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The Coronation Stone is an ancient sarsen stone block on which seven English kings from Edward the Elder to Aethelred the Unready were crowned.
The Coronation Stone is an ancient sarsen stone block on which seven English kings from Edward the Elder to Aethelred the Unready were crowned. The stone is located outside the Guildhall, and is close to the market.
High Street, Kingston upon Thames, United Kingdom
Out of Order is a quirky modern art installation of disused phone booths lined up as falling dominoes by artist David Mach in Old London Road
Bushy Park is the second largest of the London Royal Parks, with 445 hectares of rich flora and fauna including ancient trees, wild deer and fungi
The Hampton Court Palace was home to Tudor kings such as Henry VIII
The Ham House is the Duke of Lauderdale's elegant 17th century Stuart manor house, about a mile upstream from Richmond riverside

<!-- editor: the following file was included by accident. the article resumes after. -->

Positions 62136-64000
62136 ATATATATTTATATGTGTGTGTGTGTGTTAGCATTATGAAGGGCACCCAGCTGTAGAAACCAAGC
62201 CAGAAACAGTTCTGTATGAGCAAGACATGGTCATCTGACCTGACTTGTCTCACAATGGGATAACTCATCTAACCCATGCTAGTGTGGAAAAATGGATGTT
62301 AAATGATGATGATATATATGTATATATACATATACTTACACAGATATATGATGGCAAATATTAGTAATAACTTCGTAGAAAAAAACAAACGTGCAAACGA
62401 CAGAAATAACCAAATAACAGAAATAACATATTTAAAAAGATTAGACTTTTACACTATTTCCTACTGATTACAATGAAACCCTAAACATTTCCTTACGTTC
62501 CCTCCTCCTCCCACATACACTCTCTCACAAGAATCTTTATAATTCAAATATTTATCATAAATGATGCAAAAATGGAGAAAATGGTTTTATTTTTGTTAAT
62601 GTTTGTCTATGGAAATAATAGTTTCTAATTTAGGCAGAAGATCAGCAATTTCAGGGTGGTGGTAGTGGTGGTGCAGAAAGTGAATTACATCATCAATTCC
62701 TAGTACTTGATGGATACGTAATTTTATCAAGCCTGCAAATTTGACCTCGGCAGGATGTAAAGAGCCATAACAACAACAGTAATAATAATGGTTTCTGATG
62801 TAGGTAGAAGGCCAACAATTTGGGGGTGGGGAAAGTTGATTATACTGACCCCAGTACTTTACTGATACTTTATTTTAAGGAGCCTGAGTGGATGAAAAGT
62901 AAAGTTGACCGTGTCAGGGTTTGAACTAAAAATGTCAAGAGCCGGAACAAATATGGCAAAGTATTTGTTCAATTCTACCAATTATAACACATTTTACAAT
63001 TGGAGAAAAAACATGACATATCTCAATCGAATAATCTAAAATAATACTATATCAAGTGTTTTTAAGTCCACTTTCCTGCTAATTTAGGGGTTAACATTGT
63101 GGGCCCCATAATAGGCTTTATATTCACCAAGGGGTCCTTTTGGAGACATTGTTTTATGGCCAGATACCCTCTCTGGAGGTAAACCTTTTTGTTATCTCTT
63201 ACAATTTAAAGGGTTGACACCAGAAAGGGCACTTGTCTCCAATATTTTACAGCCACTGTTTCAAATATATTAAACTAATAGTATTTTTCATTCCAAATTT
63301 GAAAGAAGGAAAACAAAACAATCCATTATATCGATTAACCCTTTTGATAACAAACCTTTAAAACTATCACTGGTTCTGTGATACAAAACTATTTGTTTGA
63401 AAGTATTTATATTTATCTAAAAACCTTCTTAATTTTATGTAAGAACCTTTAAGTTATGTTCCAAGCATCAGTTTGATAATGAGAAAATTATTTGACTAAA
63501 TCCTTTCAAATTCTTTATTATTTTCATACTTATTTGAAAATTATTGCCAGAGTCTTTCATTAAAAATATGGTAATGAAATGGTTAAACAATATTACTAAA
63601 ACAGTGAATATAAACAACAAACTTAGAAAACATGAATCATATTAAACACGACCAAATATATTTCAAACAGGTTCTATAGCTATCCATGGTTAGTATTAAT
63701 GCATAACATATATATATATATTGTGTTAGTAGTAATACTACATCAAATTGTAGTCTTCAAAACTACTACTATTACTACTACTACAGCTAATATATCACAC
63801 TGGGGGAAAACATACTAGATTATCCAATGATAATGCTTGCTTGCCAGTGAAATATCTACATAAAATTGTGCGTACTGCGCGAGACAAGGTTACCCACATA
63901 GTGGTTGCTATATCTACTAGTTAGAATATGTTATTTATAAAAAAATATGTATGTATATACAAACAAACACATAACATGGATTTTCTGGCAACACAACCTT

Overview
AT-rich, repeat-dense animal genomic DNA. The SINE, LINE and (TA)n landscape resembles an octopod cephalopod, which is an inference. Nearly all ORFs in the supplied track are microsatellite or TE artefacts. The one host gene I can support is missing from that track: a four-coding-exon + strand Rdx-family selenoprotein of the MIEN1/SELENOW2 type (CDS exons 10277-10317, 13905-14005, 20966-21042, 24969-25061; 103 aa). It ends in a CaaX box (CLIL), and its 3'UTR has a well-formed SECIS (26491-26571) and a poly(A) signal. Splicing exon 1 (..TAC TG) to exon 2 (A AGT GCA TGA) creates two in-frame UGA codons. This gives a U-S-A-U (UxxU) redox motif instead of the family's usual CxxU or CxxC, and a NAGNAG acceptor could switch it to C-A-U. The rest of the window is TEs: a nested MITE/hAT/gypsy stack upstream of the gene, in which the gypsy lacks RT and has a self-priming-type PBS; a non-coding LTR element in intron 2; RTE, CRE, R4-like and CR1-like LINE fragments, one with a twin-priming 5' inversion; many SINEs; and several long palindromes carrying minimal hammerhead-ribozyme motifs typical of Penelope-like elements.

The Marble Hill House, an 18th century Palladian villa, was home to King George II's mistress Henrietta Howard
The Richmond Palace was a magnificent royal residence built in 1497 along the Thames, but now only the Gate House and Wardrobe, now converted into flats, remain
The Museum of Richmond has exhibitions on Richmond's rich heritage and history
The Richmond Hill offers a stunning view from the top terrace (between Friar Stile Road and Nightingale Lane) which is protected by an act of parliament and takes in the river, the meadows at the bottom of the hill
St George's Gardens is a 300 year old garden and burial ground with interesting monuments, including a terracotta figurine of Euterpe, the Muse of Instrumental Music, a memorial to Robert Nelson, and an Obelisk by Thomas Falconer
Richmond Park is the largest Royal Park in London, sprawling over almost 1,000 hectares and home to a huge array of fauna, including 650 wild deer